Do We Give Away Too Much?

Gail Dudley
4 min readJul 7, 2021
Photo by Katie Harp on Unsplash

It’s the third quarter of the year. I started July 1, questioning if it’s worth going beyond the agreed-upon contracts and proposals between my clients and me.

Like many coaches and consultants, we find ourselves between a rock and a hard place at times, especially when we see greatness in our clients and particular projects. As thoughtful business owners, we share ideas and strategies as we desire to see them excel and be successful. There are times where we may volunteer to give more that goes beyond the scope of the agreement, but at what point should we draw a line?

I am a giver. I’ve been that way all my life. I used to give away my lunch in elementary school to those who had none. I would give my gloves and hats away to children whose parents could not afford to buy them. I’d share my toys during circle time so that the children who didn’t have any would not feel left out. Being a giver is a way of life for me; however, when it comes to business, lately, I have begun to question my going the extra mile.

My adult son was in my office and overheard me speaking with a possible client. As he was leaving, he sent me this text message, “Mom, stop talking. You have given away a few thousand dollars of your intellectual property over the last hour.” I think we all do this from time to time, and it’s time to set some boundaries for the sake of our work.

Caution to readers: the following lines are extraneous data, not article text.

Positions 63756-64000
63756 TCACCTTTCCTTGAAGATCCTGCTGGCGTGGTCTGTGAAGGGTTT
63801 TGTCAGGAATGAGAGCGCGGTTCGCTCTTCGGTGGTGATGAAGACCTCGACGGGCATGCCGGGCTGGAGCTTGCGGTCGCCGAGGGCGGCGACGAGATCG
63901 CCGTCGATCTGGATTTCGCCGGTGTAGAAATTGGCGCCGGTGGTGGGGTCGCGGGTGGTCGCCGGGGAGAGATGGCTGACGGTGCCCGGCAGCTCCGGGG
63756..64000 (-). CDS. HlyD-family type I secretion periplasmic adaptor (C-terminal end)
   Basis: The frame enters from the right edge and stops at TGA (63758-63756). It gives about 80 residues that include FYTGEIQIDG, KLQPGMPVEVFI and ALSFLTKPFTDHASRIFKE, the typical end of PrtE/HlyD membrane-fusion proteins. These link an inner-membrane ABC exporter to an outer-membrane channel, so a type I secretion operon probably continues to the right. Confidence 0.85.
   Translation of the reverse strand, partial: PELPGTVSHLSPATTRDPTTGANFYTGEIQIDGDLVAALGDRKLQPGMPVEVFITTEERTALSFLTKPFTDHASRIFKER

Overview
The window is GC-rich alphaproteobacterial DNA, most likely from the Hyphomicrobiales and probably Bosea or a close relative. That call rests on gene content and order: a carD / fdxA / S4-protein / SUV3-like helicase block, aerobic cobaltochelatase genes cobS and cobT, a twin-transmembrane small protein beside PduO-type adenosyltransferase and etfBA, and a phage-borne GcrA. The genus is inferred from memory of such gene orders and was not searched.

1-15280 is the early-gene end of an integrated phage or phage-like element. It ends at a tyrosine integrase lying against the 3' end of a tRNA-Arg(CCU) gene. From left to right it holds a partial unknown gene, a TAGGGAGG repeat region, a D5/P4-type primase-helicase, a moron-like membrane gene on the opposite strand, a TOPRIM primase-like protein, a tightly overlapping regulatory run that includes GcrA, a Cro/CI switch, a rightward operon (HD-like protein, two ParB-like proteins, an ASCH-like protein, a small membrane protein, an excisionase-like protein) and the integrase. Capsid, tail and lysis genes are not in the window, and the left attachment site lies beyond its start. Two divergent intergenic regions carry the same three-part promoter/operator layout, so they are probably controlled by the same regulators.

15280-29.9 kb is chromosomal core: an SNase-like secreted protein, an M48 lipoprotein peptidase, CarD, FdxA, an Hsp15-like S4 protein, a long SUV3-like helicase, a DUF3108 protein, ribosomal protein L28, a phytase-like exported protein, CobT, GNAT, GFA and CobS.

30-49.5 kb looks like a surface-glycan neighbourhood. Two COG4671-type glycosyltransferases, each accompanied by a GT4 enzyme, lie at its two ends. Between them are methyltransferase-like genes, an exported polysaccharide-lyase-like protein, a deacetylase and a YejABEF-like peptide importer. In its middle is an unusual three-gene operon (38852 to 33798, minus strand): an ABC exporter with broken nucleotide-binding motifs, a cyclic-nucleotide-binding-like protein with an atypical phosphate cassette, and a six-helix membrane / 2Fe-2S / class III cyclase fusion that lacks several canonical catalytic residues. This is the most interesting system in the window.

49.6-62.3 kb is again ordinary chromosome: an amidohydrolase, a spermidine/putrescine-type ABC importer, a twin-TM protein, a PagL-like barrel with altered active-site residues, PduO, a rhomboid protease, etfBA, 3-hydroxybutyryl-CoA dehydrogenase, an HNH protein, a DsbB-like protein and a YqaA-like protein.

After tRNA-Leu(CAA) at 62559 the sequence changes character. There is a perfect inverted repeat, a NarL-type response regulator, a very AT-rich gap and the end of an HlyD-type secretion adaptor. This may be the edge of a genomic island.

I recently implemented ways to shift the paradigm within my own business. To my surprise, it has not been easy. I narrowed down my business evaluation to two questions.

1. As a coach and consultant, do I compromise my policies and time by giving too much? As coaches or consultants, ask yourself this question: do we risk doing too much for clients to the degree where we may feel taken advantage of or taken for granted?

2. Do we put ourselves in a position where it becomes expected of us to do things that are not included in the agreed-upon package choice?

As business owners, entrepreneurs, freelancers, and writers, there are times we must take a step back and evaluate our packages, price points, processes, and systems.

Here are my findings after 90-days of evaluating my business and interviewing a sample of business owners.

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Gail Dudley

Audacious Advocate. Sitting at the intersection of people, prayer, and politics ~ Host of News in Motion broadcast and Politics & Prose Podcast with Gail